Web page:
Another little extra tip that I'd give in relation to positioning and timing is pushing out. I see a lot of beginner and intermediate level players pushing out of their lunge while their still swinging.
This can really affect the accuracy of your shot and it's pretty easy to fix using the same drill above, just make sure to completely execute your swing before pushing out of that lunge!
Plus, if you've got that target down, you'll know exactly what you're aiming for.
3. Add some slice
Adding a bit of cut to your shots can really help keep the ball tight. You know those shots that just seem to cling to the side wall all the way into the back corner? Slice can increase your chances of hitting a shot like that.
It's quite difficult to explain why or how slice helps, I believe it's to do with the way the ball spins off of your strings and off of the front wall.
I don't have too much more to say about this other than to just give it a go when you're next training!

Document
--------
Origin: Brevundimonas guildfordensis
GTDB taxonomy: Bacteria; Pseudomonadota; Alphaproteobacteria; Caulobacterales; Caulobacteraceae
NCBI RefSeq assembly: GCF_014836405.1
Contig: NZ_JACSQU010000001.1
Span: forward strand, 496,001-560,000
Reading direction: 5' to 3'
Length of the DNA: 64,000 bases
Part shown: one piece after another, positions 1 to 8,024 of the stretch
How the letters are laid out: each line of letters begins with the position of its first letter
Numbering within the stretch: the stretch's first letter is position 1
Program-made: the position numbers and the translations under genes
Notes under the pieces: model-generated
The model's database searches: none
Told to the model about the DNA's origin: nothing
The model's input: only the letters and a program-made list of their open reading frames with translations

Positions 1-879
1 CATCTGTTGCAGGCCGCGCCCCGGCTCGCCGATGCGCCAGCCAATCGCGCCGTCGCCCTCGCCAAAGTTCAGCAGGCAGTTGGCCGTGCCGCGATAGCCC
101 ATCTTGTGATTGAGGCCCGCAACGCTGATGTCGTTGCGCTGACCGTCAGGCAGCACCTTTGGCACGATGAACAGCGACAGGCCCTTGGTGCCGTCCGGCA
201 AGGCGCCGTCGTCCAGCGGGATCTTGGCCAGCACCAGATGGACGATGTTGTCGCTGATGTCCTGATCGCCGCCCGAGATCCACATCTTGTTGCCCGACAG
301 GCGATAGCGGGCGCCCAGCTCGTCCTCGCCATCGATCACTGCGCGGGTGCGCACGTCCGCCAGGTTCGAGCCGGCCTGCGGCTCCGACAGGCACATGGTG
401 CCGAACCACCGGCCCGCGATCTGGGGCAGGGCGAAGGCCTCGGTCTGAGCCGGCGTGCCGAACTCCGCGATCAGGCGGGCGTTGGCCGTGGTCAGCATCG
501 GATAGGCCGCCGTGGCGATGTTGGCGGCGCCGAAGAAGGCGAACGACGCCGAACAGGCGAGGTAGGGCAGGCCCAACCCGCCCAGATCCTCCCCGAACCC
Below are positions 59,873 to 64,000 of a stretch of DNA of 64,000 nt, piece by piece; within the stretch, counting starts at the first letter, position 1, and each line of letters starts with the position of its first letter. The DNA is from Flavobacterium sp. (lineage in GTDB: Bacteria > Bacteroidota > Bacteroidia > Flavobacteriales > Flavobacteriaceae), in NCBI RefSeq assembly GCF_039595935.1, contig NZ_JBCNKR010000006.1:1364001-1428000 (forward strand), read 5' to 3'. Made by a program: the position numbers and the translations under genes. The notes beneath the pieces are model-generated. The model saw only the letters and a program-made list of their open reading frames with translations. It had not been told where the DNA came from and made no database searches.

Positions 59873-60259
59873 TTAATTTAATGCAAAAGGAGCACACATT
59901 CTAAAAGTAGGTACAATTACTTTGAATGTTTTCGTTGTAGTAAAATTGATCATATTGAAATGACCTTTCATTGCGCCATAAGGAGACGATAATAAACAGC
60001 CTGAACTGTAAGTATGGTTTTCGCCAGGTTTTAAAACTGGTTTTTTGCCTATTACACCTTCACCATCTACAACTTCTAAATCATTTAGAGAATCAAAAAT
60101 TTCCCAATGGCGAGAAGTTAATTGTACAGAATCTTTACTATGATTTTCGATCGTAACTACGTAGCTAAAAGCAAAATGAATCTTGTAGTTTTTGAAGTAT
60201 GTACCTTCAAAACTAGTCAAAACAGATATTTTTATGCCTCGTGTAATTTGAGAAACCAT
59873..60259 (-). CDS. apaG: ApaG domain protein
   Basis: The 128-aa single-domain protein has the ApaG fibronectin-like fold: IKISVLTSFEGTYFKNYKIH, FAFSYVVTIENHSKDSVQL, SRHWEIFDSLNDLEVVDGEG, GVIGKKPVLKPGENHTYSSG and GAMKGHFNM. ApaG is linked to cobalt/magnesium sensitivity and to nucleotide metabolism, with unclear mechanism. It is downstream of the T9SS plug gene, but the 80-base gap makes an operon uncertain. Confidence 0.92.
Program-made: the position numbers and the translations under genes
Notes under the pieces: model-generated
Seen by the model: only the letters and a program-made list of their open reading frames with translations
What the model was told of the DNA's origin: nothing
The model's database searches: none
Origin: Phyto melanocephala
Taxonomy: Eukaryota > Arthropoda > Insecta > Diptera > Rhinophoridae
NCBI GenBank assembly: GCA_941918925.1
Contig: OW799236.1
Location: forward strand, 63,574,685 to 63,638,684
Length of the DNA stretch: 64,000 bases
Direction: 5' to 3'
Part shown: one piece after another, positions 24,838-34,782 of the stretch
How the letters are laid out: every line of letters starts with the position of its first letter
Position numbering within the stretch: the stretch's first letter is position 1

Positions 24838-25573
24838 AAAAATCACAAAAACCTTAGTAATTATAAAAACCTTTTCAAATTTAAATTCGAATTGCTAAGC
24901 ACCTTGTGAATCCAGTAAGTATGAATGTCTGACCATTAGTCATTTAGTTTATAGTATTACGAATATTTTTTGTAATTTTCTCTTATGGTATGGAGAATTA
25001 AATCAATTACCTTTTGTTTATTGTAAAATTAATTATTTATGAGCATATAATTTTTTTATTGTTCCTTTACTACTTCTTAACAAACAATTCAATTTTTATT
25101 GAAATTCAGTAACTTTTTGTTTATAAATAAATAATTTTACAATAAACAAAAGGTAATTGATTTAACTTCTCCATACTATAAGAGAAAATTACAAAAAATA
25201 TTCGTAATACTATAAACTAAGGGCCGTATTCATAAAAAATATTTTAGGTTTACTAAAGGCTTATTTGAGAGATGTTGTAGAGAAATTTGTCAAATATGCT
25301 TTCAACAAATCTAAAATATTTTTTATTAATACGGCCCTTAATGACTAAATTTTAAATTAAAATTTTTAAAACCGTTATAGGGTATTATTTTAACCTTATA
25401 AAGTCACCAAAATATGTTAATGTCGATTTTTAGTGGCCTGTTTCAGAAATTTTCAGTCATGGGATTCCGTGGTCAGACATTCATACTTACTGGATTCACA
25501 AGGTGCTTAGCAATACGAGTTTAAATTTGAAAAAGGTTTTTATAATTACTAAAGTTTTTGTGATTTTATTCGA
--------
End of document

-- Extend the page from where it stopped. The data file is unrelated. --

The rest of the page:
If you watch professionals like Paul Coll or Ali Farag, you'll see just how open their racquet faces are when they play lengths. Of course, trying to get the ball tight might not be the only reason for this as a bit of slice also makes the ball die a little bit more in the back corners.
But still, it can't hurt to try out!
My only advice would be not to try to add too much slice and don't try to hit the ball too hard with slice as you'll risk miss-hitting the ball.
4. Don't twist
In hindsight, I think I should have had this as the first point as it's probably the most important thing when it comes to hitting a tight length.